Marsh column: 'Tis the season for pollen problems
Published 12:00 am Monday, March 26, 2012
By Ester Marsh
For the Salisbury Post
My body finally got used to the hour change and it went crazy with the high pollen count! Typically I suffer to some degree of hay fever each spring (pollen) and again in the fall (mold) but nothing I can’t handle with over the counter allergy medicines and sometimes decongestants. Well, this spring, it got me good. As most of you know, I love the outdoors and spend any time I have running outside or riding horses, working on our mini farm, etc. A couple of weeks ago at the St. Patricks Day 5K held by the SFD is when it started. The cold, windy morning set off an asthma attack and it got me down for a couple of days. I thought I was over it and kept doing my usual routine — work, run outside, mow the lawn, work with my horses, etc. This past week, it knocked me down. It felt like I had the flu! I had a horrible headache, sore throat, achy body, stuffy nose, you name it. Pure misery. I was so lucky not to get the flu this past winter or even a common cold, but the pollen this early spring got me in bed for a day and a half with hay fever!
What is hay fever?
No, it is not a fever and it does not happen around hay. Hay fever, also called Allergic Rhinitis is caused by pollen or molds found in the air. Symptoms are itchy, watery eyes, runny-stuffy nose, headache and sore throat. Symptoms are similar to the symptoms of the flu (tell me about it!) Hay fever is not contagious because it is not caused by a virus. So, what triggers it?
Pollen and mold are the main triggers for hay fever. That does not mean other things won’t affect you such as mildew, dust mites or pet dander. To find exactly what triggers your issues, get tested by an allergist. Your primary care physician can steer you in the right direction.
So, what can we do to minimize our symptoms?
Stay inside when pollen count is the highest, mostly in the morning. If you do need to go outside (Uh, yes!) wear a medical mask or dust mask. Especially when doing yard work.
Keep your windows closed to keep the pollen out of your house.
Run a dehumidifier — it takes the moisture out of the air and cuts the growth of mold.
Run a Hepa filter in the part of your house where you spend a lot of your time it filters the air of pollen and other irritants.
If you have pets that live in your home, give them a weekly bath. Pet dander will aggravate your hay fever and they will bring lots of pollen in the house on their coats.
Do not dry your laundry outside during this time. Pollen will attach to laundry hanging to dry.
If you smoke, try to quit. Your respiratory tract is already irritated from smoking, so hay fever season will only aggravate it more.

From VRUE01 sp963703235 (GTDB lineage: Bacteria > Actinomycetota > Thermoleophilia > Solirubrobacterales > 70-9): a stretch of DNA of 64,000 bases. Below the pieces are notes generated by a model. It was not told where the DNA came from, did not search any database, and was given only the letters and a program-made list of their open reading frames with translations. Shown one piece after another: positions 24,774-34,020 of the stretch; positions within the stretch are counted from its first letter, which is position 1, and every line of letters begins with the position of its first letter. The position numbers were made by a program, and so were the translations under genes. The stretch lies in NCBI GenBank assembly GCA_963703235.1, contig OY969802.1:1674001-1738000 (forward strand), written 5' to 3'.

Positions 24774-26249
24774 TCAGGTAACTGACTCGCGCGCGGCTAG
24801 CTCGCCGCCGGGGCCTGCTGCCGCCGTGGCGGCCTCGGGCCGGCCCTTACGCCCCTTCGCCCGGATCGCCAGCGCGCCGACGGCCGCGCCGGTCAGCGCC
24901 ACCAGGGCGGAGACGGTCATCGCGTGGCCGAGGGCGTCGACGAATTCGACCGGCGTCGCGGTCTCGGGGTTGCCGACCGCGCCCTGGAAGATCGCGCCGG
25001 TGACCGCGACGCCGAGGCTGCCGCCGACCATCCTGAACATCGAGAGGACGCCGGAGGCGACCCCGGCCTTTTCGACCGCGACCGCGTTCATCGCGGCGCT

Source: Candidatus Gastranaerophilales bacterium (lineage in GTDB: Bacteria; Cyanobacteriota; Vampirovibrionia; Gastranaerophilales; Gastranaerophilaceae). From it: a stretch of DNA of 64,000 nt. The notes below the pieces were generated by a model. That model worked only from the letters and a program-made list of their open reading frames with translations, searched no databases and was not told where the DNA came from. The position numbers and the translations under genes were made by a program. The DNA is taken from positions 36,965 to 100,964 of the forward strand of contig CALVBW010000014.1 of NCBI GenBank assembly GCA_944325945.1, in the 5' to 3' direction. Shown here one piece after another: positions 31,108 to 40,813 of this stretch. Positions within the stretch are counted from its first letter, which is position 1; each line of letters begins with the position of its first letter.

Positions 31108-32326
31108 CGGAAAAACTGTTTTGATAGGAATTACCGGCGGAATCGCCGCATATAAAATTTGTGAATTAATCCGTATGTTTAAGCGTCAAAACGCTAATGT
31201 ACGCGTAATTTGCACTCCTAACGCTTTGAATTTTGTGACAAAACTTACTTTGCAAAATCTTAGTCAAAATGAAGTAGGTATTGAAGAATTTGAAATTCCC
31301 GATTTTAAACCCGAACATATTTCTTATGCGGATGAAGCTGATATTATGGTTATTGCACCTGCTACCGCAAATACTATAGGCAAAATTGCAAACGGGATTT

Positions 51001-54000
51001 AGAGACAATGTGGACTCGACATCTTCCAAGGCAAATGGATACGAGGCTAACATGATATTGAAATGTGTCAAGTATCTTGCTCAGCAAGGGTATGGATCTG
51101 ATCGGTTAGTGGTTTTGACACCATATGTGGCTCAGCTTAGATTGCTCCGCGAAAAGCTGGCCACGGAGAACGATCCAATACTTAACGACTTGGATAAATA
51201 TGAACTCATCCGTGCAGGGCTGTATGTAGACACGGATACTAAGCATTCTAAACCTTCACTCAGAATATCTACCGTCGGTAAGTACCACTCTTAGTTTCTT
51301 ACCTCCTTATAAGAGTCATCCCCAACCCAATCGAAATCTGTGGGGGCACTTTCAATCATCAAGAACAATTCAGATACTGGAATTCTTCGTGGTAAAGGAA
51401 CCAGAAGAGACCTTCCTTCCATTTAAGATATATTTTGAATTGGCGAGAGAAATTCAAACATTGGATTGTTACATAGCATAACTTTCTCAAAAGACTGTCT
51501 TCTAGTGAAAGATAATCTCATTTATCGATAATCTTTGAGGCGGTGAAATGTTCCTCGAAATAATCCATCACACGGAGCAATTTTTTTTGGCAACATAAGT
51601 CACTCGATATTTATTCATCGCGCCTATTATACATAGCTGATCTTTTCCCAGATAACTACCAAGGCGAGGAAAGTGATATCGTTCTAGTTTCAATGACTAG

What if I do get it anyway, what can I do about it?
Over the counter allergy medicines and decongestants can work. Check with your primary care physician first to make sure you don’t have any other health issues disguised as hay fever. If you take other medications, you need to check what you can and cannot take.
Decrease your stress. Studies have shown that increased stress increases hay fever symptoms. Decreased stress decreased the hay fever symptoms.
Exercise, but not outside, If you do want to exercise outside (like myself), do it in the early evening or after a rain.
Eat well. A healthy diet has been shown to decrease the symptoms of hay fever, especially when vitamin C is increased. (When I felt so bad, my body was actually craving oranges)
Cut down on alcohol — it increases our sensitivity to pollen and dehydrates our body making, the symptoms worse.
Sleep well. People with 8 hours of sleep per night show fewer symptoms than people who sleep 5 to 6 hours or less per night.
Not taking care of your symptoms can lead to sinus headaches and sinus infection (that is what happened in my case). After talking to my doctor, I am taking an over the counter allergy medicine, Mucinex, and I am on the last of my Z pack and I finally feel human again.
Other home remedies can be:
Hot broth to speed up the flow of mucus especially, when it contains onion, garlic, cayenne, pepper or horse radish. (I bet wasabi will get the sinuses flowing!)
Vapors of eucalyptus leaves also help clear the head quickly. Place the leaves in a pot of boiling water for 5 minutes. Turn the heat off, place a towel over your head covering the pot and breathe in the vapors. Be careful not to be too close and scald your face! (This is one of my mom’s favorites).
A salt water rinse for the nose also works. (You can buy these over the counter or you can find the recipe online.) Salty water pulls fluid out of the swollen membranes of our nose which decongests the nose and makes breathing easier.
They are predicting that this will be the worst hay fever season ever due to the mild winter. I believe it but with some extra precautions mentioned above, I hope we all will manage to get through without too many issues.
Achoo! God Bless you!
Ester H Marsh